- The position of the body-the heart rate is lowest when lying down and highest when standing, because of the work required to return the blood through the veins to the heart.
- Environmental factors-high temperatures and or humidity increase heart rate; low temperatures may alter the heart rate as well. A one percent decrease in hydration may vary the heart rate by as many as 5 beats per minute.
- Psychological and physiological stress levels-the heart rate, both at rest and during exercise, is generally elevated in the overworked body. Excessive exercise may cause excess fatigue and stress. Lack of sleep and the demands of family, study, and job may also influence the heart rate.
- Drugs-a number of drugs, used to treat heart disease, hypertension, asthma, coughs, and stress or anxiety can accelerate or decelerate the heart rate depending on the pharmacological action of the drug. Refer to the ACSM's drug guide for specifics.
Most forms of aerobic training use the legs, not the arms. Exceptions include rowing, swimming, and Nordic skiing. Research suggests that exercise should condition the arms as well as the legs. In many of the activities of daily living, the need for upper body strength and endurance is tremendous. Because of the SAID principle (specific adaptation for imposed demands) the upper body will not be conditioned in the same manner as the lower extremities. Typically the heart rates for upper body activity are 10-15 beats lower than for lower extremity activity.
Typical Heart Rate Training Zones (based on a percentage of maximal heart rate:
- Anaerobic or interval work: 85 - 95% max heart rate
- Lactate threshold or Anaerobic threshold work: 75-85% max heart rate
- Tempo work: 65-75% max heart rate
- Recovery work 55-65% max heart rate
Examples of potential weekly cardio-appropriate activity utilizing a heart rate monitor:
Consider 100% of cardiovascular activity occurs on a weekly basis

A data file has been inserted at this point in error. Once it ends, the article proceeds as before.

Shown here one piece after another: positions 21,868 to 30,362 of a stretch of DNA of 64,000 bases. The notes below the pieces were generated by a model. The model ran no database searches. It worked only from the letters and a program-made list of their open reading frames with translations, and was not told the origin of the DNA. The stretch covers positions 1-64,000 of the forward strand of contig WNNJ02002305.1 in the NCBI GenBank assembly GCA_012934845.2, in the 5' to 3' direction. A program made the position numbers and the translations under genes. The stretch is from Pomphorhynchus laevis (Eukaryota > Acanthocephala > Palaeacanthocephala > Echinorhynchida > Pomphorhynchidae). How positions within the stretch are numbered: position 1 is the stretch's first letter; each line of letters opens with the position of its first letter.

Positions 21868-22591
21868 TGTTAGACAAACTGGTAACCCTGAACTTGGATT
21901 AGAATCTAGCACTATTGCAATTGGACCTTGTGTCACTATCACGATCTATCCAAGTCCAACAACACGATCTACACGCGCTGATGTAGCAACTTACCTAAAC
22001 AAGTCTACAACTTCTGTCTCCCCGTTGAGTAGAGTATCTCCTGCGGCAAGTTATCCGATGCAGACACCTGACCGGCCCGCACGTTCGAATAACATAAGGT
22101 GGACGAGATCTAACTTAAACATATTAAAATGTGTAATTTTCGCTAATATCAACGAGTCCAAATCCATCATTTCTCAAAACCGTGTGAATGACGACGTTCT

- 75% is done in the recovery heart rate zone
- 15% is done in the tempo heart rate zone
- 5% is done in the LT/AT heart rate zone
- 5% is done in the anaerobic (red) heart rate zone
Example of appropriate walking/running program:
Walking for performance requires that you work hard enough to get your heart rate into the 80-90% of maximum zone one to three times per week. The idea is to force your body into taking in and circulating a large volume of oxygen while walking and to teach your muscles to utilize that oxygen efficiently so that you can walk faster without building up lactic acid in your blood and muscles. In doing so you are raising your lactate threshold.
Here are some sample workouts used by recreational walkers. Try them as is or modify to meet your schedule and level of fitness.
After a 10-minute warm-up at 60-70% max heart rate, walk for 20-30 minutes at approximately 85% of max heart rate or 10 beats below your anaerobic threshold. Cool down easily for 10 minutes afterwards.
LACTATE THRESHOLD INTERVALS
After sufficient warm-up, walk 3x8 minutes, or 3x2 minutes at 90% max heart rate or at your anaerobic threshold. Repeat this routine 4-10 times allowing your heart rate to drop 20 beats between intervals.
Walk 60-minutes or longer at 55-60% max heart rate or 20-30 beats below your anaerobic threshold. Remember, this is recovery and you should not exceed the recommended heart rate.